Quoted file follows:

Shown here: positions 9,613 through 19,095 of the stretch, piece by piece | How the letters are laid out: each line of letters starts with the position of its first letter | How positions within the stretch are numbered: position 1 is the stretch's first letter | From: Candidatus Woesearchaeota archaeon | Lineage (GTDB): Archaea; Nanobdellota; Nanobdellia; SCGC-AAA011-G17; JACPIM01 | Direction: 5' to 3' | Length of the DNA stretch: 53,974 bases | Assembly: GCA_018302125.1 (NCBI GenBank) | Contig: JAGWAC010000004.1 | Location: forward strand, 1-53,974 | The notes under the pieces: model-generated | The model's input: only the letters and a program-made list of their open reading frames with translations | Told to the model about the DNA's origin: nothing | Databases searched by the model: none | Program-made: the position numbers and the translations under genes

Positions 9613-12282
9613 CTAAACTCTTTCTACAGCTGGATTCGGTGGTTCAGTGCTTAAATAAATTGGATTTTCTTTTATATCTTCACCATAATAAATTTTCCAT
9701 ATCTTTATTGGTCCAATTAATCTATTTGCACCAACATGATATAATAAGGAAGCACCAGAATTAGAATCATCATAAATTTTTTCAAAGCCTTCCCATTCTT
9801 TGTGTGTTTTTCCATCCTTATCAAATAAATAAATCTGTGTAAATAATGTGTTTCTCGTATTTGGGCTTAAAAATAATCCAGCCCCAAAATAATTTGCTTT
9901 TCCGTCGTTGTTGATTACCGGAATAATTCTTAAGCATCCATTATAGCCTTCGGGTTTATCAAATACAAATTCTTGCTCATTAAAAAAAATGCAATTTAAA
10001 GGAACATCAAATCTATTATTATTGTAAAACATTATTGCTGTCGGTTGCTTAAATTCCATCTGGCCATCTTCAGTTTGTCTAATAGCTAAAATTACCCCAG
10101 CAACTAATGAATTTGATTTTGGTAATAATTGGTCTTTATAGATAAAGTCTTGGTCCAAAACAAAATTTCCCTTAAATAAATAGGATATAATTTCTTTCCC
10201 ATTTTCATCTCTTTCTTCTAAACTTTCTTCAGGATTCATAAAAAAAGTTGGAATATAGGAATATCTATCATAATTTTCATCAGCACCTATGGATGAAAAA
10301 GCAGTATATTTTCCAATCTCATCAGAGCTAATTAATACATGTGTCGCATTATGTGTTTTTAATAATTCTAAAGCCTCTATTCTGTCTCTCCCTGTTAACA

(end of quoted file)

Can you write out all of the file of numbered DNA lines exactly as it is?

Shown here: positions 9,613 through 19,095 of the stretch, piece by piece | How the letters are laid out: each line of letters starts with the position of its first letter | How positions within the stretch are numbered: position 1 is the stretch's first letter | From: Candidatus Woesearchaeota archaeon | Lineage (GTDB): Archaea; Nanobdellota; Nanobdellia; SCGC-AAA011-G17; JACPIM01 | Direction: 5' to 3' | Length of the DNA stretch: 53,974 bases | Assembly: GCA_018302125.1 (NCBI GenBank) | Contig: JAGWAC010000004.1 | Location: forward strand, 1-53,974 | The notes under the pieces: model-generated | The model's input: only the letters and a program-made list of their open reading frames with translations | Told to the model about the DNA's origin: nothing | Databases searched by the model: none | Program-made: the position numbers and the translations under genes

Positions 9613-12282
9613 CTAAACTCTTTCTACAGCTGGATTCGGTGGTTCAGTGCTTAAATAAATTGGATTTTCTTTTATATCTTCACCATAATAAATTTTCCAT
9701 ATCTTTATTGGTCCAATTAATCTATTTGCACCAACATGATATAATAAGGAAGCACCAGAATTAGAATCATCATAAATTTTTTCAAAGCCTTCCCATTCTT
9801 TGTGTGTTTTTCCATCCTTATCAAATAAATAAATCTGTGTAAATAATGTGTTTCTCGTATTTGGGCTTAAAAATAATCCAGCCCCAAAATAATTTGCTTT
9901 TCCGTCGTTGTTGATTACCGGAATAATTCTTAAGCATCCATTATAGCCTTCGGGTTTATCAAATACAAATTCTTGCTCATTAAAAAAAATGCAATTTAAA
10001 GGAACATCAAATCTATTATTATTGTAAAACATTATTGCTGTCGGTTGCTTAAATTCCATCTGGCCATCTTCAGTTTGTCTAATAGCTAAAATTACCCCAG
10101 CAACTAATGAATTTGATTTTGGTAATAATTGGTCTTTATAGATAAAGTCTTGGTCCAAAACAAAATTTCCCTTAAATAAATAGGATATAATTTCTTTCCC
10201 ATTTTCATCTCTTTCTTCTAAACTTTCTTCAGGATTCATAAAAAAAGTTGGAATATAGGAATATCTATCATAATTTTCATCAGCACCTATGGATGAAAAA
10301 GCAGTATATTTTCCAATCTCATCAGAGCTAATTAATACATGTGTCGCATTATGTGTTTTTAATAATTCTAAAGCCTCTATTCTGTCTCTCCCTGTTAACA